Consider this about Jared Goff.
He is going from one of the NFL’s best teams to one of the worst.
He is replacing Matthew Stafford, whose popularity in this town soared in recent years, as the Lions’ quarterback.
Goff is about as California as it gets -- born, raised, educated, and honed as a QB there in high school, college and the pros.
Sunsets on Mulholland Drive. Potholes on Woodward Avenue.
Look, we understand the beauty of this area. It’s not even hidden. Best place ever. Stafford very much appreciated it. Perhaps that’s why we appreciated him so much.
But first impressions are critical.
Detroit is anything but LA-LA Land, literally or figuratively. Compounded with the perpetual and justifiable bitterness of Lions fans, and, yes, media skepticism, it could present extreme culture shock for Goff.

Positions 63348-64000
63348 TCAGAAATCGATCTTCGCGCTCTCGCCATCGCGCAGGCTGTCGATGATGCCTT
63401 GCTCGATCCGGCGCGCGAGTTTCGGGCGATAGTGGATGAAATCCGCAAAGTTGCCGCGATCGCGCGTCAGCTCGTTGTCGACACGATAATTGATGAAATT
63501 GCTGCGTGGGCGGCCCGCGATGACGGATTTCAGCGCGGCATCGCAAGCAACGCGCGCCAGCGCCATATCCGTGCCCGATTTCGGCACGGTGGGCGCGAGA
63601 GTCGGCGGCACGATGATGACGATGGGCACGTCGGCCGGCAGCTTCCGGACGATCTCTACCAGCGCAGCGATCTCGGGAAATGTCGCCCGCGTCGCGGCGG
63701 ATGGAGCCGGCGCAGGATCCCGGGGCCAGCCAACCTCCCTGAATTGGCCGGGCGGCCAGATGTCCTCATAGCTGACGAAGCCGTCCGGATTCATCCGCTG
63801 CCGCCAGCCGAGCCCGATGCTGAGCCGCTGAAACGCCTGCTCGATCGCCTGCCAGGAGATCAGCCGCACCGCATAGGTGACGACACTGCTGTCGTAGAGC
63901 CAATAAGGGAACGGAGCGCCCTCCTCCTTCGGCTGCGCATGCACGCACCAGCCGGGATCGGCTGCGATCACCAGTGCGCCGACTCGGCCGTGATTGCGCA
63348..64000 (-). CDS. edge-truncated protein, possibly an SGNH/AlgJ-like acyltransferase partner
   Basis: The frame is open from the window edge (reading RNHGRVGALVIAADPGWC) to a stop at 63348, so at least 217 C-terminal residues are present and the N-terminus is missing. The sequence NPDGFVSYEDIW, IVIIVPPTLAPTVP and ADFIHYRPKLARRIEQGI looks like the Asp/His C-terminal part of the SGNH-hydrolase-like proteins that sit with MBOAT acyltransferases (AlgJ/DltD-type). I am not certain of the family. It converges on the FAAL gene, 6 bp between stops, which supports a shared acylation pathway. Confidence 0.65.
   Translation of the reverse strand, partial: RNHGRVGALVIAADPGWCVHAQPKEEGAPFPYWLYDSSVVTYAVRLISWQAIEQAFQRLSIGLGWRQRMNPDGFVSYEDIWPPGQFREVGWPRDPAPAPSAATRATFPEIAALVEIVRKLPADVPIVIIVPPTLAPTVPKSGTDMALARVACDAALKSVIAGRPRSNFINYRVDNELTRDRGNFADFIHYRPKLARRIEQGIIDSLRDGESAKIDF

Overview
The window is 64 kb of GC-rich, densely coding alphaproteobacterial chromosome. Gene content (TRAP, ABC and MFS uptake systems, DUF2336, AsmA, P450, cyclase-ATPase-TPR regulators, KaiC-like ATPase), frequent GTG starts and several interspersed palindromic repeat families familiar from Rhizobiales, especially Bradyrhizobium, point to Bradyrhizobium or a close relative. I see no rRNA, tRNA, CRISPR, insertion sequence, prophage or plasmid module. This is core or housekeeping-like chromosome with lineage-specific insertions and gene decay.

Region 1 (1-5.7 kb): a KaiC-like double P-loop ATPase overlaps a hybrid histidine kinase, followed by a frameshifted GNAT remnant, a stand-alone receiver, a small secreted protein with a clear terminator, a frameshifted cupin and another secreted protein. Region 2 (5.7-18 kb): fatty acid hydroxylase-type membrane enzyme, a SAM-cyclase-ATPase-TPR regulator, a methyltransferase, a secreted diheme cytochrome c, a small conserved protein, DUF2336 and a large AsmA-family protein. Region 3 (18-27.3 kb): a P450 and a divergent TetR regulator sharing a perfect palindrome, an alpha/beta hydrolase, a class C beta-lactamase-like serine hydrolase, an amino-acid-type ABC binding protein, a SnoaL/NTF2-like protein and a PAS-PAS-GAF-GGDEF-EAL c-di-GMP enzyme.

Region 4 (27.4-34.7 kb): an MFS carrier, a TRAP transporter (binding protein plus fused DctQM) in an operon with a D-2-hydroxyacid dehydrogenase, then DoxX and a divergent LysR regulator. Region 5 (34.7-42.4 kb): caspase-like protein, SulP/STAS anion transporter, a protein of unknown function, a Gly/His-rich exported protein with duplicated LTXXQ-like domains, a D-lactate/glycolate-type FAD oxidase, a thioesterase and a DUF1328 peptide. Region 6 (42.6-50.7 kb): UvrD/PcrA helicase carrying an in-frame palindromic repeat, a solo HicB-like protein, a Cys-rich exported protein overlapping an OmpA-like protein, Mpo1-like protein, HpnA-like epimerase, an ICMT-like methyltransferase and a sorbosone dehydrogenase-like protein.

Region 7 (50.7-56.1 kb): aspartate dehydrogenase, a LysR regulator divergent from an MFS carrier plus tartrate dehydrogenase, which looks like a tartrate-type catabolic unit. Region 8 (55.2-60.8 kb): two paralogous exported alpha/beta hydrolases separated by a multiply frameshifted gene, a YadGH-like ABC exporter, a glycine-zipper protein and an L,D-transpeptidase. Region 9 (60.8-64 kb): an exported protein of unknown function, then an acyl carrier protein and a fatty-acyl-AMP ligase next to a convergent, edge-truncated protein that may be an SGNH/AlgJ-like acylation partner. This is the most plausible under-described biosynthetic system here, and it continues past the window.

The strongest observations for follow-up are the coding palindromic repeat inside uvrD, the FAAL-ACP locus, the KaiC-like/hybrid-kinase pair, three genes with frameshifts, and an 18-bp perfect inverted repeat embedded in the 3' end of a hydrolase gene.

The trade for Goff nonetheless was a winner for the Lions. At 26, he is a proven commodity, having led a team to the Super Bowl. His play has tailed off. He must take better care of the ball. Yet, the upside remains.
Goff is capable of being Detroit's QB in the long term. If the Lions draft a QB and Goff plays well, he would present significant value as a trade asset. If Goff fizzles out, the Lions still have two first-round selections and a third-rounder from the Stafford deal.
It’s a no-lose situation for the Lions.
It isn’t that way for Goff. This unquestionably is a fork in the road for his career. Not long ago, he appeared on the cusp of elite status. Now there are questions whether he is a genuine NFL starter.
Professional athletes are expected to perform. Goff is cashing $25 million per season. That represents a high rank in professional sports, and with it the responsibility to produce.
By all means, hold Goff accountable.
But also, give him a chance, because he is being put into far less-than-ideal situation.